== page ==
In Lundberg's case, timing might have been the biggest issue. He also was banking on South Stage being linked to the south Medford freeway interchange project. Instead, Garfield Avenue was punched through behind Stewart Meadows Golf Course.

Everyone's going out by the airport, laments Lundberg, noting that Siskiyou Buckle Co. Inc. of Ashland checked his property out before announcing it would

build at Navigator's Landing.

Nonetheless, commercial real estate developers and brokers say that it's just a matter of time before the surrounding area around Lundberg's property ' originally developed by Mike Burrill and Sam James ' will be in demand.

Lundberg is hoping that it'll be sooner rather than later by dividing the space into four 5,000-square-foot units.

I think we ended up being a little ahead of time, Lundberg says, but I think the area around Phoenix is going to be growing.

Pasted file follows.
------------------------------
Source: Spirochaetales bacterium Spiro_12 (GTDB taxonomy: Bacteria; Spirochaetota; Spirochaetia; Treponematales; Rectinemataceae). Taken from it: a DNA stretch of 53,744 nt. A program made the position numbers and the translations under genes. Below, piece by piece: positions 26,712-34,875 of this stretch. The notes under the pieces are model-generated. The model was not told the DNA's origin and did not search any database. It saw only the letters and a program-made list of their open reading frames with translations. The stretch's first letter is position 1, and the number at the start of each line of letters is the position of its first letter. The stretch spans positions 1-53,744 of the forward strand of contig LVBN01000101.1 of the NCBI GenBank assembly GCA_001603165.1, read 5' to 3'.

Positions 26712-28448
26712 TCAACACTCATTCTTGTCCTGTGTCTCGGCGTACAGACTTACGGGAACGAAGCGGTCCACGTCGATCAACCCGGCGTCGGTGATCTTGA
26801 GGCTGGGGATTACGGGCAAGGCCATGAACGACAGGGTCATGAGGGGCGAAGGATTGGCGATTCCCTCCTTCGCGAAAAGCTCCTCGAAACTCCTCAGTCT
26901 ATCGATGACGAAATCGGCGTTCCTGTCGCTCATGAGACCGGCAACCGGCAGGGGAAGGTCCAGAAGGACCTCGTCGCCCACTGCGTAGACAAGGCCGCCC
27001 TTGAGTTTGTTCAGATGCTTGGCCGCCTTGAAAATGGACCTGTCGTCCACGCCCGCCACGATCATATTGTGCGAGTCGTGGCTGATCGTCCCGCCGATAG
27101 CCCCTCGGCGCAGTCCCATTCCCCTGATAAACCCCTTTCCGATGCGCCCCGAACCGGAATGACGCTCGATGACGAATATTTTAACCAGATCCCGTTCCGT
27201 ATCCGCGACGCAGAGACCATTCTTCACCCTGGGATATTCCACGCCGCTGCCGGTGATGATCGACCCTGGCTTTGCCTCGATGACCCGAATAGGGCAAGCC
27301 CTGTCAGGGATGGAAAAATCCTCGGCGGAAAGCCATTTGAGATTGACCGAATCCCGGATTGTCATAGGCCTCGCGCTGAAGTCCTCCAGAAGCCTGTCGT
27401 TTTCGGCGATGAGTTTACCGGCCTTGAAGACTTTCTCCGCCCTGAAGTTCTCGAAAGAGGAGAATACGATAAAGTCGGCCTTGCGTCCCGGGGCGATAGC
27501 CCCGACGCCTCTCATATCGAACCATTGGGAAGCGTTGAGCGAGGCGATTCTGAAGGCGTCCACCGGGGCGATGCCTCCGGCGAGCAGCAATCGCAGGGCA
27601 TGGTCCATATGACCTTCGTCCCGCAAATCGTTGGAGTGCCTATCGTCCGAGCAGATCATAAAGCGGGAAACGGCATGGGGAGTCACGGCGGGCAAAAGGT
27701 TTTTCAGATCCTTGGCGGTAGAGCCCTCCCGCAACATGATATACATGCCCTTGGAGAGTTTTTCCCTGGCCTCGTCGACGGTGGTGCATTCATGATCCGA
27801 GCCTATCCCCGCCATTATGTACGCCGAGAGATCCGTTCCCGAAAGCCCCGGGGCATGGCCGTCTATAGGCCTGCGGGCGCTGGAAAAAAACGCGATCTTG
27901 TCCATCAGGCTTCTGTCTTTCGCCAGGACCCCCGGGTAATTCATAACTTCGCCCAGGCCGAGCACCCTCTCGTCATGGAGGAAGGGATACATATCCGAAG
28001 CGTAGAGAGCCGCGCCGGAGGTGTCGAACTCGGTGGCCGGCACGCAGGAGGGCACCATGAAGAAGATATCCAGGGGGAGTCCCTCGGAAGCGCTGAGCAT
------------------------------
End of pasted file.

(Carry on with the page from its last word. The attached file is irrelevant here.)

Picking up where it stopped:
Ashland developer Russ Dale, who spent six years overhauling the Medford Center Building on Central Avenue in Medford, lists several factors that determine a property's value: location, specific use, condition of the property and its owner and the economy.

Property is like stocks and bonds, you have to manage it ' this is an active participatory sport, Dale says. If someone is actively managing a property and continually lowering the price, eventually you should find a user. Theoretically, there never should be a building vacant.

Snapshots of other buildings for sale or lease follow.

In 1988, the late Tom Whittle, a Medford builder, donated a two-story, 14,810-square-foot building at 123 W. 10th St. to what is now the Southern Oregon University Foundation. The transfer value was &

36;16,000.

The building was leased to Jackson County and housed its parole and probation operations until last August, when they moved to expansive new offices at 1101 W. Main St.

Today, the property is on the market for &

36;932,083 and the assessor's office lists its real market value at &

36;1,160,140.